Of the students attending graduate school, some of the institutions they will attend include:
  • Boston University
  • City University London
  • Columbia University
  • Cornell University
  • Northwestern University
  • Princeton University
  • University of Chicago
  • University of Texas at Austin 
Of the students who are employed, some of the companies and organizations they will be working for include:
  • 21 X Media Group
  • A.T. Kearney
  • Accenture
  • AirBnb
  • AlphaSights
  • Amazon (Alexa, Software Development)
  • American Eagle Outfitters
  • American Express
  • Analysis Group
  • Aon Hewitt Actuarial Consulting
  • Axtria: Data Analytics Consulting
  • Bain & Company
  • Bank of America Merill Lynch
  • Barclays
  • BlackRock
  • Capital One
  • CEB: Best Practice Insights and Techonology
  • Citgroup
  • City Year
  • Clad Network, Inc
  • ClearBridge Compensation Group
  • Cornell Investment Office
  • Cornerstone Research
  • Credit Suisse
  • D.E. Shaw & Co.
  • Deloitte
  • Deutsche Bank
  • Elmcore Group
  • Evercore
  • Fortuna Auction
  • GE
  • Goldman Sachs
  • Google
  • Graham Partners
  • Green Street Advisors
  • Group One Trading
  • Guggenheim Investment Banking
  • Highgate Hotels
  • Houlihan Lokey
  • HSBC
  • IBM
  • Indus Valley Parnters
  • JP Morgan
  • Kroll Bond Rating Agency
  • Macquarie Group
  • McKinsey
  • McMaster-Carr
  • Mercer
  • Mizuho Bank
  • NERA (National Economic Research Associates)
  • Nomura S&T
  • PwC
  • RBC Investment Banking
  • SunTrust
  • TD Ameritrade
  • The Boston Consulting Group
  • The Brattle Group
  • The Dui Hua Foundation
  • The Federal Reserve Bank of New York
  • The Federal Reserve Bank of D.C.
  • USAA – Federal Savings Bank
  • Wells Fargo
  • ZS Associates

If I want to get a job on Wall Street, will an Economics degree provide good preparation, or should I be looking at undergraduate business programs?
Cornell Econ BAs have been quite successful in landing Wall Street jobs, partly because corporate recruiters have high regard for the Econ major at Cornell (and for Econ programs more generally). The major provides a rigorous grounding in analytical techniques, and instills a method of thinking that serves Econ BAs well in a wide range of careers, including those on Wall Street. Experience suggests that many recruiters are looking for these broader problem-solving skills. On the other hand, the major itself does not provide the "nuts and bolts" -- specific business-related skills such as accounting, marketing, and so on. Taking courses in these areas (outside the Econ major) might clinch a job for you, after your Econ major gets you in the door. Getting into Finance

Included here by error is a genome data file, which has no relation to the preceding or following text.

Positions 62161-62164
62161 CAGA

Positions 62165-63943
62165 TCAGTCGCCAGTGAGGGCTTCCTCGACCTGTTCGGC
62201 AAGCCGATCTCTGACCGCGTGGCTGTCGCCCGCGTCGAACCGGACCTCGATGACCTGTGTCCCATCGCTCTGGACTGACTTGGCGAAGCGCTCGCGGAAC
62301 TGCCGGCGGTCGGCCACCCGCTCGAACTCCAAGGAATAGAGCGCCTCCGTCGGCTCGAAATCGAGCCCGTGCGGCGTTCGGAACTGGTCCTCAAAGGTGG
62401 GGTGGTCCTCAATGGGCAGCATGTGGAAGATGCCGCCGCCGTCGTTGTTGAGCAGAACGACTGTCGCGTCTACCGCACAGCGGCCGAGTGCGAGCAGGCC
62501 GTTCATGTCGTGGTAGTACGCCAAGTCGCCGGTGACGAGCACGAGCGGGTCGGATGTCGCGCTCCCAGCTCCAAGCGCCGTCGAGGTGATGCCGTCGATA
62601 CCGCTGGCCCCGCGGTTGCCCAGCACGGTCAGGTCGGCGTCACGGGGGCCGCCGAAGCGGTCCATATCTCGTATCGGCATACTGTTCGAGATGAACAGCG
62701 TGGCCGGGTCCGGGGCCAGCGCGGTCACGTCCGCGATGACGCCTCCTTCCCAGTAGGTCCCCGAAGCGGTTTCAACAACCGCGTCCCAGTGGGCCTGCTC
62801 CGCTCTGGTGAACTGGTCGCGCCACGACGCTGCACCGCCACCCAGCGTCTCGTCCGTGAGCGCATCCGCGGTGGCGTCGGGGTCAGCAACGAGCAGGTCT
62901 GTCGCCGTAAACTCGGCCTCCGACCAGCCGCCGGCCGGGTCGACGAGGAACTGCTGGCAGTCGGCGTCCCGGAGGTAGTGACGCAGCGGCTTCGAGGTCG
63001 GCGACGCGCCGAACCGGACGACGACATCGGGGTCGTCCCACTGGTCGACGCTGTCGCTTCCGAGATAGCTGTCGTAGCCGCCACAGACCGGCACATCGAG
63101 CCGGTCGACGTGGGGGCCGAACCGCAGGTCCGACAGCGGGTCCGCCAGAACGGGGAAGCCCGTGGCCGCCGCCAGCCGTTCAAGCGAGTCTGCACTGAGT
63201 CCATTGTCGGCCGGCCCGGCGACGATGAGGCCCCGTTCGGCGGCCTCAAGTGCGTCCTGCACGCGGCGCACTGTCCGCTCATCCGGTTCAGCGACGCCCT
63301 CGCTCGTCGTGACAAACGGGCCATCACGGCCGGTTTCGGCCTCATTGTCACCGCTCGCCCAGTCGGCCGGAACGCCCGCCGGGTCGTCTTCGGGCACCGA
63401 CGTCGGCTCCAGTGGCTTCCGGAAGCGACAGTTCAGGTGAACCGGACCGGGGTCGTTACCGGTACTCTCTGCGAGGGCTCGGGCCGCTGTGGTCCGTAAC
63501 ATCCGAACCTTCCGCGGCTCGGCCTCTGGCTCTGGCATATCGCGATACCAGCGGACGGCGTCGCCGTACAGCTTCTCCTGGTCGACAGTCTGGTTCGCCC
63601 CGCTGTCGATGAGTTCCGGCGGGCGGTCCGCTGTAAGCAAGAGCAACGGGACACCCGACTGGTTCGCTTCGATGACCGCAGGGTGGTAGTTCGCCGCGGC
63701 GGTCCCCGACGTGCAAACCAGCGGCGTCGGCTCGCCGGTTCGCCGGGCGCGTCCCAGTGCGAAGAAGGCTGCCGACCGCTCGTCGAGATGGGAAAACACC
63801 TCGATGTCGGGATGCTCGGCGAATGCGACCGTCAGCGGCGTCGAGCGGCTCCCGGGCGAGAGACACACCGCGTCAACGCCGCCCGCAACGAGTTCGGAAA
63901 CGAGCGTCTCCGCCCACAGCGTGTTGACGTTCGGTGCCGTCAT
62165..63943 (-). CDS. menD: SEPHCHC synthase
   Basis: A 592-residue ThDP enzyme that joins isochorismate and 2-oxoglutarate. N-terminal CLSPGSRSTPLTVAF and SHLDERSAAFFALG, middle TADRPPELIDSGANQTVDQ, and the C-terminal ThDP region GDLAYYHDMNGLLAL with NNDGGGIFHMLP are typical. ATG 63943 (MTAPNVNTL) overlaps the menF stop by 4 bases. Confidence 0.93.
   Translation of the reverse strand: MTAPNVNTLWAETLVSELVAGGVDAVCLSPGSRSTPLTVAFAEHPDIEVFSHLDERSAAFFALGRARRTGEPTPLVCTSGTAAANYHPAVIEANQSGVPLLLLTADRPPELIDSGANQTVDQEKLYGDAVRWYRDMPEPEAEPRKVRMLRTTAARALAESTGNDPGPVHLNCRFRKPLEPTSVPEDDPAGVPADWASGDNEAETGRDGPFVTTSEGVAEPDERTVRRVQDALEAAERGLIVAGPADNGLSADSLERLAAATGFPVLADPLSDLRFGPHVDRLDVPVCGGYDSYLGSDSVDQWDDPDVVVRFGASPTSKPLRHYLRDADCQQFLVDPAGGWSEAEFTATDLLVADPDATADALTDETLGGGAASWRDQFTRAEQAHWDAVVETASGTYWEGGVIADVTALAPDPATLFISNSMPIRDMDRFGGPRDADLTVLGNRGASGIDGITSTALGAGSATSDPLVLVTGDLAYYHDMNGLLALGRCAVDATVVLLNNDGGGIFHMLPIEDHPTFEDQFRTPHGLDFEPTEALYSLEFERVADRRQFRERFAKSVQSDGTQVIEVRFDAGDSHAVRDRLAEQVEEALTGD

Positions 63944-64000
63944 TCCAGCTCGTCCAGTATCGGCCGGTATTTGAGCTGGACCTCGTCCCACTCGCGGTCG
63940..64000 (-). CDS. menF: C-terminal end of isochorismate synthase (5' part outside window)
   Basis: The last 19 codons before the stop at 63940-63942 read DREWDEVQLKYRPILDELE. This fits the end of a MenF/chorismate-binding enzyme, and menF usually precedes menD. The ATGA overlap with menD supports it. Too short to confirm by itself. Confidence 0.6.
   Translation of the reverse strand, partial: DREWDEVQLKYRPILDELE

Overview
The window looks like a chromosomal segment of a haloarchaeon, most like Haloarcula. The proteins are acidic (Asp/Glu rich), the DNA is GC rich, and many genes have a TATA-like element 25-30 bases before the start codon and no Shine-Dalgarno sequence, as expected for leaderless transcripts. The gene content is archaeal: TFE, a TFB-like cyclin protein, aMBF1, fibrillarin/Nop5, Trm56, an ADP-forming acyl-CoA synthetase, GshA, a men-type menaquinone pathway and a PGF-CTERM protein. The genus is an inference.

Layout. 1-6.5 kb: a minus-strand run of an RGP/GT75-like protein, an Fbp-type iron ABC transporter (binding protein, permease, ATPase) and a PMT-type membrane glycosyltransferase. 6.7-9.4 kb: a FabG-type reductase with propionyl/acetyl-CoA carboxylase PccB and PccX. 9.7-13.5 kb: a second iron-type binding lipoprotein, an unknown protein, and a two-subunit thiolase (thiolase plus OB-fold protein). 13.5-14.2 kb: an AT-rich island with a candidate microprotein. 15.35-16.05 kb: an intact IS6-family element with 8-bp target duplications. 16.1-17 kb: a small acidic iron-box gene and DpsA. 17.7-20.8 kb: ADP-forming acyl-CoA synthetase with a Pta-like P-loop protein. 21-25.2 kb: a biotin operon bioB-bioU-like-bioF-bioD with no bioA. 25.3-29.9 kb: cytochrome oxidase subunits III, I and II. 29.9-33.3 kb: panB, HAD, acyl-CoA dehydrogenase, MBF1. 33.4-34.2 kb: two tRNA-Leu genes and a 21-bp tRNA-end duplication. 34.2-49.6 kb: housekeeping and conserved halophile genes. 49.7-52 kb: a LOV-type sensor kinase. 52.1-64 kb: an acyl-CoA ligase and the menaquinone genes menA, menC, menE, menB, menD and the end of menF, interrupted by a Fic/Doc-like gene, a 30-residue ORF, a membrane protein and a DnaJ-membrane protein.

I want to go on to a graduate program in Economics. Which math courses should I take?
Bare minimum: Math 2210-2220 (Linear Algebra and Multivariate Calculus). Recommended: Math 3110 (Real Analysis). And for econometrics, take Econ 3130-3140.

What can I do to increase my chances of getting admitted to a good PhD program?
Take lots of math and do well on the math section of the GRE exam, by preparing for it and re-taking it if necessary. Get strong letters of recommendation; in order to do so, you might consider working on a research project with a member of the Economics Department (Econ 4999) or selecting some of the more advanced Econ courses, with small enrollments. Apply to graduate programs that match your interests and strengths. If you are not a native speaker of English, make sure you demonstrate your command of spoken English (since the programs to which you apply may require that you work as a TA).

I want to go to Law School. Should I major in Economics?
Yes. Economics is a popular undergrad major for Law School aspirants. Each year, several graduating Econ majors go directly to law schools, and others work for a few years and then enter law school. "Economics and the Law" has become an established field of study (represented on campus by Professor George Hay, an economist who teaches at Cornell). Also, check this out!